And even if we don’t see everyone suddenly decide to stop loaning money to the United States, it’s a problem if considerably fewer investors become willing to buy our debt. That would oblige us to ramp up the turbo speed printing presses in the Treasury basement. This nation’s debt has already been addressed through currency manipulation to a dangerous degree. Hyper-inflation is a real danger.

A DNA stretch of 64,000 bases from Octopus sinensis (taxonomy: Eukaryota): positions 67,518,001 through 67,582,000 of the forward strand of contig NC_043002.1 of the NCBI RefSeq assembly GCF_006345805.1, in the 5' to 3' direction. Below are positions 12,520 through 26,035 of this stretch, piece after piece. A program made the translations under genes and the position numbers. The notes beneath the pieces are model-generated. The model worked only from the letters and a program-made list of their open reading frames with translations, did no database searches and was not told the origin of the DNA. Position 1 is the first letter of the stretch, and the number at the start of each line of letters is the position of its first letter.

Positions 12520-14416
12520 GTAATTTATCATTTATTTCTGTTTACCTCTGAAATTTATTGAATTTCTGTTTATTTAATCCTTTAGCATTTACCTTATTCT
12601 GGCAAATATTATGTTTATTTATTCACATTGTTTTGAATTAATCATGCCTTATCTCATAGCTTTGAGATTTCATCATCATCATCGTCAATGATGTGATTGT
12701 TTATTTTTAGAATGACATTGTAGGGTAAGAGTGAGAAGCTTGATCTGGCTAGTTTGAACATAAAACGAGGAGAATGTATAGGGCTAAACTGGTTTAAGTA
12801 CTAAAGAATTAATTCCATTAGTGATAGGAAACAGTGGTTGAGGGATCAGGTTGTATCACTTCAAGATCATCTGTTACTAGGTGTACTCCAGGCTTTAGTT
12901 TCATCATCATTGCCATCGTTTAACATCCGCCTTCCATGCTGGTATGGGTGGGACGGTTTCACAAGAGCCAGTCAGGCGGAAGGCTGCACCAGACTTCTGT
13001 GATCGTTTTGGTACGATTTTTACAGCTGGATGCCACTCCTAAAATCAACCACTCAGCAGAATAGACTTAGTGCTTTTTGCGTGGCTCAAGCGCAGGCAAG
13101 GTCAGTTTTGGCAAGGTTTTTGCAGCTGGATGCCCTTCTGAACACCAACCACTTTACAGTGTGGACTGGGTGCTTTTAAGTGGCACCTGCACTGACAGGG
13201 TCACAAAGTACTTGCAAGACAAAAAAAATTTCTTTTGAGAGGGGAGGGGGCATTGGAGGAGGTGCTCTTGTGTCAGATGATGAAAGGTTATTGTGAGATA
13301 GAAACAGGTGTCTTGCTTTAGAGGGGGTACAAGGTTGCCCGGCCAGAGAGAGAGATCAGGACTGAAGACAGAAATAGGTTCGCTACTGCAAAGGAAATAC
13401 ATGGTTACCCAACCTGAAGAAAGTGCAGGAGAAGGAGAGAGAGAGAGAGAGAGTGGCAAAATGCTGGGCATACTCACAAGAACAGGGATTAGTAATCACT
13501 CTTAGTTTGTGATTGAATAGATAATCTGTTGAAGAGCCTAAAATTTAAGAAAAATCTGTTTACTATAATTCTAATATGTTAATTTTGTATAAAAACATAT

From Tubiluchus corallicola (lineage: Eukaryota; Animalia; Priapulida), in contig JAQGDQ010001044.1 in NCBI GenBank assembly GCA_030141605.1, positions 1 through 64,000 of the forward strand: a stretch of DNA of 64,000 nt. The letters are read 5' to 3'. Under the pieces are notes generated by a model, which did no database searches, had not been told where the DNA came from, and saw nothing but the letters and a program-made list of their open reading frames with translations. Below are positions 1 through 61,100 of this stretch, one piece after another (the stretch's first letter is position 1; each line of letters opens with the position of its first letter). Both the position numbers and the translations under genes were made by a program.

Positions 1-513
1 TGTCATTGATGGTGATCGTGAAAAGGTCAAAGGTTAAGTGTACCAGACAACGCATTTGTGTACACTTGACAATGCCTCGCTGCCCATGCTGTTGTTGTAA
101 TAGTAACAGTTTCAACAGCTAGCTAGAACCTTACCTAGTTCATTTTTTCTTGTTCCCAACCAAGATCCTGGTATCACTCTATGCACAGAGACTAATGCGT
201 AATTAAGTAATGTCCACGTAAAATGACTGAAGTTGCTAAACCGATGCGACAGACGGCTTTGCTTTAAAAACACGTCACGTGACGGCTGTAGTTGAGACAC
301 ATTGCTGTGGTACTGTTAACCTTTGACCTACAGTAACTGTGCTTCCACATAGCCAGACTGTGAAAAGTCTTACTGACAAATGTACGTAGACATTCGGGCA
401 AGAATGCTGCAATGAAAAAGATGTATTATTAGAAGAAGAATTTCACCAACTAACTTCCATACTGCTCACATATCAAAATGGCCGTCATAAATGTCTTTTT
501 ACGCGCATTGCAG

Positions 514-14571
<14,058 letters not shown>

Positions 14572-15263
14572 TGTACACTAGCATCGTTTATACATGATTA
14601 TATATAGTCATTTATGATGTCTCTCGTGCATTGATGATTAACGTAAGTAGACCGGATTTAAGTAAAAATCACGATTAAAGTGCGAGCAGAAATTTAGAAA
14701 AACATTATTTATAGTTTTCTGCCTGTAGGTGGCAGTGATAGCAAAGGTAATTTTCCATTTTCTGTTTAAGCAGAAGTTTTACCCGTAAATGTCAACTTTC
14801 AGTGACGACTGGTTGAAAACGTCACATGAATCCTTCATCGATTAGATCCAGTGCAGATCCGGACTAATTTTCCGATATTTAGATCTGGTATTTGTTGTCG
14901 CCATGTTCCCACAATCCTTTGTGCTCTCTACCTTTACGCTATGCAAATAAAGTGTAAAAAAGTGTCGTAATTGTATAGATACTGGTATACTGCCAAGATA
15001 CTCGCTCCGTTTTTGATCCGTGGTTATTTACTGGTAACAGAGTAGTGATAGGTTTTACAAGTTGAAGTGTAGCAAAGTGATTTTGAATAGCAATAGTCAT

So no, Mayor Bloomberg, we do not have “infinite money” available to print or borrow. You may not care about 2021 or 2031, but the kids you’re condemning to live in a fiscal apocalypse certainly do. And I have to say that I question the sincerity of the liberal belief in “infinite money,” because every time a serious tax reform plan or growth-oriented tax cut is proposed, they howl about the effect it would have on the deficit. Why? If we’ve got infinite money, why not waive a bunch of taxes – corporate tax, personal income tax – and run up a little extra debt to launch the greatest economic stimulus the world has ever seen? When a serious effort to clean up America’s disastrous, embarrassing tax code is performed – the Flat Tax, let’s say, or the Fair Tax, or Herman Cain’s 999 Plan – the response is always, “no, that’s unthinkable, because it wouldn’t bring in as much revenue as the old system.” Who cares, if we’ve got infinite money and infinite debt?